The segmental curve was measured as the angle of the upper and the lower end plates of the hemivertebra on the standing postero-anterior radiograph. The segmental curve was measured as the angle of the upper and the lower hemivertebral end plates on the standing postero-anterior radiograph. The main curve was measured as the Cobb angle of the two most tilted vertebrae. The compensatory cranial and caudal curves were also measured as the Cobb angles. Coronal balance was defined as the distance from the C7 plumb line to the central sacral line on the standing postero-anterior radiograph, while sagittal balance was defined as the distance from the C7 plumb line to the posterior superior corner of the body of S1 on the standing lateral radiograph. Lumbar lordosis was represented by the angle between the upper end plates of L1 and S1. Thoracic kyphosis was represented by the angle between the upper end plate of T5 and the lower end plate of T12.Two experienced surgeons independently measured each radiographandmean values were used statistic alanalysis.
Posterior vertebral column resection
The surgical techniques was performed in accordance with the procedure described by Suk et al. . The patient was placed in a prone position and a standard midline incision was made. The posterior elements of the spine were carefully exposed. Pedicle screws were inserted segmentally, except for in the resected levels. The posterior elements of the hemivertebra were removed, including the lamina, facet joints, transverse process, and posterior part of the pedicle. In the thoracic spine, the rib head and the proximal part of the surplus rib on the convex side was resected. Then, the lateral cortex of the hemivertebra was exposed by blunt dissection. Before removing the vertebral body, a stabilizing rod was then placed on one side (usually the concave side at coronal plane deformities). Careful subperiosteal dissection was performed on the working site (opposite the stabilizing rod) to follow the lateral wall of the vertebral body until the anterior aspect was easily palpable.
The pedicle, lateral aspect of the vertebral body and the discs above and below the planned resection level were then completely removed. After resection of the posterior wall on the working side, another temporary rod was inserted into the working side and securely locked to the screws with slight compression to shorten the vertebral column. The temporary rod on the opposite side was then removed to allow resection of the remaining vertebra. The same sequence of resection was performed on the remaining vertebra. A mesh cage was usually placed anteriorly to prevent too much shortening of the spinal column, which might cause duralbuckling, risking injury to the spinal cord. Gradual compression was applied while leaving the concave rod unlocked until the gap was closed. A final evaluation of the spinal canal was then conducted to confirm that there was no residual compression at the resected margins and no bony or disc tissue anterior to the dura. Decortication of the posterior elements was performed, and autogenous bone from the hemivertebra was used for fusion.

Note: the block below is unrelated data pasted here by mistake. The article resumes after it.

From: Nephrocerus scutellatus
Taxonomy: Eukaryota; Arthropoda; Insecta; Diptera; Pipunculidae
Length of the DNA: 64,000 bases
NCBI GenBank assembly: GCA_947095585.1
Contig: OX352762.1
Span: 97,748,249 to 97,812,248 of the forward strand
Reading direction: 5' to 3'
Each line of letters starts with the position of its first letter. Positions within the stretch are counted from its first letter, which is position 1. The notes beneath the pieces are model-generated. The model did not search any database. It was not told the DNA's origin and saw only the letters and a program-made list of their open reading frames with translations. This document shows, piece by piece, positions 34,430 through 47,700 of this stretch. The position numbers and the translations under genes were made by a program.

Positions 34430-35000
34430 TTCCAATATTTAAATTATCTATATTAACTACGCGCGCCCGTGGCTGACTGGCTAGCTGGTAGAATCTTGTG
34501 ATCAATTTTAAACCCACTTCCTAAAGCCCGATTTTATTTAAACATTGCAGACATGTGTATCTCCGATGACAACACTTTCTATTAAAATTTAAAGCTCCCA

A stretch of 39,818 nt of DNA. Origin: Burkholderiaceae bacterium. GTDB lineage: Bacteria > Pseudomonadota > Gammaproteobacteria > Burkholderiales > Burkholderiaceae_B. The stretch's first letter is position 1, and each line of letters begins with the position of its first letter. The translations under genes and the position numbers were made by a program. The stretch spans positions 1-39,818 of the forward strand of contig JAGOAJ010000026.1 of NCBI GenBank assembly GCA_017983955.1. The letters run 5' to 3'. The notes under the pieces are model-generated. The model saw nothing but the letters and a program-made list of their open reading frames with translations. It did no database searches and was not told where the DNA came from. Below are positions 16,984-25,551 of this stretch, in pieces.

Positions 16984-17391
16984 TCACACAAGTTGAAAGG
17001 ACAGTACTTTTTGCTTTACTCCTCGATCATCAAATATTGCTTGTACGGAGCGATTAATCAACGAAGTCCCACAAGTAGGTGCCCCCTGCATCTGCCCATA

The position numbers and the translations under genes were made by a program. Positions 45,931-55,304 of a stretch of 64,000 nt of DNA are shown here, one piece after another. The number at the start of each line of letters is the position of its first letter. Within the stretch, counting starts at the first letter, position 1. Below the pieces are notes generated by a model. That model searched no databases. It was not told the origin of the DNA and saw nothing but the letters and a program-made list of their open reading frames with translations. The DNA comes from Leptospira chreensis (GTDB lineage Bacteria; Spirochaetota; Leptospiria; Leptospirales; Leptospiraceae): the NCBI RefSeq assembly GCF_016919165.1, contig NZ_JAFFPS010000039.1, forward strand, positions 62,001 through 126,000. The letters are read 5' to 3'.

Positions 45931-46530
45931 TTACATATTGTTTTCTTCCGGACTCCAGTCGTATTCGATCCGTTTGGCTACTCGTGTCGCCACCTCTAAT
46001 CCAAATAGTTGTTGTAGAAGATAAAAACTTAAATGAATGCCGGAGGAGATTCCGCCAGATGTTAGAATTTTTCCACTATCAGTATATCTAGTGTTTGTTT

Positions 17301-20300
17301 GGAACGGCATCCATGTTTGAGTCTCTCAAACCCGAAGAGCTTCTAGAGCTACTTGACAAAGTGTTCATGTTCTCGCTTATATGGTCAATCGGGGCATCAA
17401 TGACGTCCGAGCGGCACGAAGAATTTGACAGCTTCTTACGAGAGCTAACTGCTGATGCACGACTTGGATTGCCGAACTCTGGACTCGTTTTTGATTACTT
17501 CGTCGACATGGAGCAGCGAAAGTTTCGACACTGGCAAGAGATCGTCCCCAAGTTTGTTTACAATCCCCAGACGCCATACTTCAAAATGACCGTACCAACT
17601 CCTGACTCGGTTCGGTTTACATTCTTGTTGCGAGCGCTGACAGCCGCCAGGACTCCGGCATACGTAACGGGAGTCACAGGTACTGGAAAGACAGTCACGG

When the patient began to walk after surgery, a custom-made orthosis was used. The orthosis was kept for 6 months and removed if radiographs after 6 months showed no sign of pseudarthrosis (Figs. 1 and 2).
Posterior release and internal distraction
For posterior release and internal distraction surgery, the patient was placed in a prone position and a standard midline incision was made. Posterior exposure consisted of dissection of subcutaneous tissue and subperiosteal dissection of the spinous processes, laminae, and transverse processes. The release was extended throughout the ligament, beginning at the midline and proceeding laterally toward both facets. Dissecting toward the midline along the rib, the transverse process and rib head were exposed and resected along with approximately 3 cm of rib (costotransversectomy). The number of ribs resected depended on the characteristics of the scoliosis curve. This posterior release was performed along the main curve at each level. Then, two pedicle screws were inserted at the cephalad end and two at the caudal end of the major coronal curve on the concave side. A longer distraction rod connected to the cephalad fixation points was inserted subcutaneously, and a shorter distraction rod was connected to the caudal fixation points. These two rods were connected with a side-by-side (Domino) connector (Fig. 3) and were distracted by repeatedly loosening and tightening alternating screw nuts. If curve correction of at least 50% was not achieved with the first distraction procedure, an additional distraction procedure was performed 1–2 weeks after the initial surgery.
Approximately 1–4 weeks after the initial surgery or second distraction and when the patient’s medical status had stabilized, the final posterior spinal fusion was performed. This procedure was similar to that in the above PVCR fusion steps. The previously implanted pedicle screws were either retained or partially removed, according to the requirements for further correction.
Analysis of data